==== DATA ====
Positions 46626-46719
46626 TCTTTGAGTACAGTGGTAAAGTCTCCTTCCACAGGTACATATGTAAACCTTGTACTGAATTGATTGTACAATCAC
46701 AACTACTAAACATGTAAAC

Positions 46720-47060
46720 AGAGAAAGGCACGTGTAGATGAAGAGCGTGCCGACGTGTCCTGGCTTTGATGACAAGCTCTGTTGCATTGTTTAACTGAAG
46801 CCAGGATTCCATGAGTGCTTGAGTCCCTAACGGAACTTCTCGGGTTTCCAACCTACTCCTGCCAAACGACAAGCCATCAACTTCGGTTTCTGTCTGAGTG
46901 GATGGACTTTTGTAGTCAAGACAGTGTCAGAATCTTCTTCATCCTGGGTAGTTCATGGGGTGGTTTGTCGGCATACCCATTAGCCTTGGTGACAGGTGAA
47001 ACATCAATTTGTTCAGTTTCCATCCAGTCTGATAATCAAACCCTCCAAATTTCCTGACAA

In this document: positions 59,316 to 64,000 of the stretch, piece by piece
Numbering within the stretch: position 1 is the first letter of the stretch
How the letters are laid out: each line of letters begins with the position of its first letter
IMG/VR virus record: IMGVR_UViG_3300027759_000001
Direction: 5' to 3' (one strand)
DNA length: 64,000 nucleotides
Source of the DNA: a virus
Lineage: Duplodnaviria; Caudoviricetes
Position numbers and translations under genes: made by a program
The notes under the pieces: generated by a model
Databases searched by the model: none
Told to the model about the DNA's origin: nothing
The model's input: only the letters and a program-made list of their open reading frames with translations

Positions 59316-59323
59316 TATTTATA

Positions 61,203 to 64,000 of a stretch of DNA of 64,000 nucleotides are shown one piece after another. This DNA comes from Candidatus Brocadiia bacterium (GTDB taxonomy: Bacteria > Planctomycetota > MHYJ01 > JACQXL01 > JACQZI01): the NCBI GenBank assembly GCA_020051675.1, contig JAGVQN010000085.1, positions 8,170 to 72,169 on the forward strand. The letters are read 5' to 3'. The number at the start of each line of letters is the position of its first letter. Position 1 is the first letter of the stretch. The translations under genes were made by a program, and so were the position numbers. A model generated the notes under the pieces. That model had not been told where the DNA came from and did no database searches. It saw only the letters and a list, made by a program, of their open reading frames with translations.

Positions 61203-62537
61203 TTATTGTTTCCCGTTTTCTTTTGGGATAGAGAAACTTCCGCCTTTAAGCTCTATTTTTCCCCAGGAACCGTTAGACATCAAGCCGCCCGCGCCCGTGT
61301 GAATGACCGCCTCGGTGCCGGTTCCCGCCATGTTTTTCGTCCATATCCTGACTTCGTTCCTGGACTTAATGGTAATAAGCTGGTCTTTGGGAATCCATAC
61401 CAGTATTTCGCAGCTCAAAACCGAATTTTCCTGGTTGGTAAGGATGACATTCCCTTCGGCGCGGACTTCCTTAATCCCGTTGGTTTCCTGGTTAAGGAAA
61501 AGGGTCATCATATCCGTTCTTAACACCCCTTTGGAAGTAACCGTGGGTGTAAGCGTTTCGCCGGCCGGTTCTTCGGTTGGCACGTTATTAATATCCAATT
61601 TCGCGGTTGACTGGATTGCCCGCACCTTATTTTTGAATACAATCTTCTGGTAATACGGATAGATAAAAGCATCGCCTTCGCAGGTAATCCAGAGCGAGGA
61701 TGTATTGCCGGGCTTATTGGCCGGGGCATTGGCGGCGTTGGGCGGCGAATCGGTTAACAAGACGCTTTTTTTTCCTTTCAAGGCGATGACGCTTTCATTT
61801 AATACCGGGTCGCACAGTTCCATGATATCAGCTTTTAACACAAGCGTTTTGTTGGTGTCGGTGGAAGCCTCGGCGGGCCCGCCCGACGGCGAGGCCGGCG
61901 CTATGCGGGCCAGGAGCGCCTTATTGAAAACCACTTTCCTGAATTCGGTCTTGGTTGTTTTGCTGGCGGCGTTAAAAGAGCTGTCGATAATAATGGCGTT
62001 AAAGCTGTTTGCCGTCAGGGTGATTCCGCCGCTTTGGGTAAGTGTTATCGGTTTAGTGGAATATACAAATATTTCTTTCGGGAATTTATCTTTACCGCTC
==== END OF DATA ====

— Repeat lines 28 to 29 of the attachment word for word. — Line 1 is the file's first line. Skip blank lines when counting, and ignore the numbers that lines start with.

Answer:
61401 CAGTATTTCGCAGCTCAAAACCGAATTTTCCTGGTTGGTAAGGATGACATTCCCTTCGGCGCGGACTTCCTTAATCCCGTTGGTTTCCTGGTTAAGGAAA
61501 AGGGTCATCATATCCGTTCTTAACACCCCTTTGGAAGTAACCGTGGGTGTAAGCGTTTCGCCGGCCGGTTCTTCGGTTGGCACGTTATTAATATCCAATT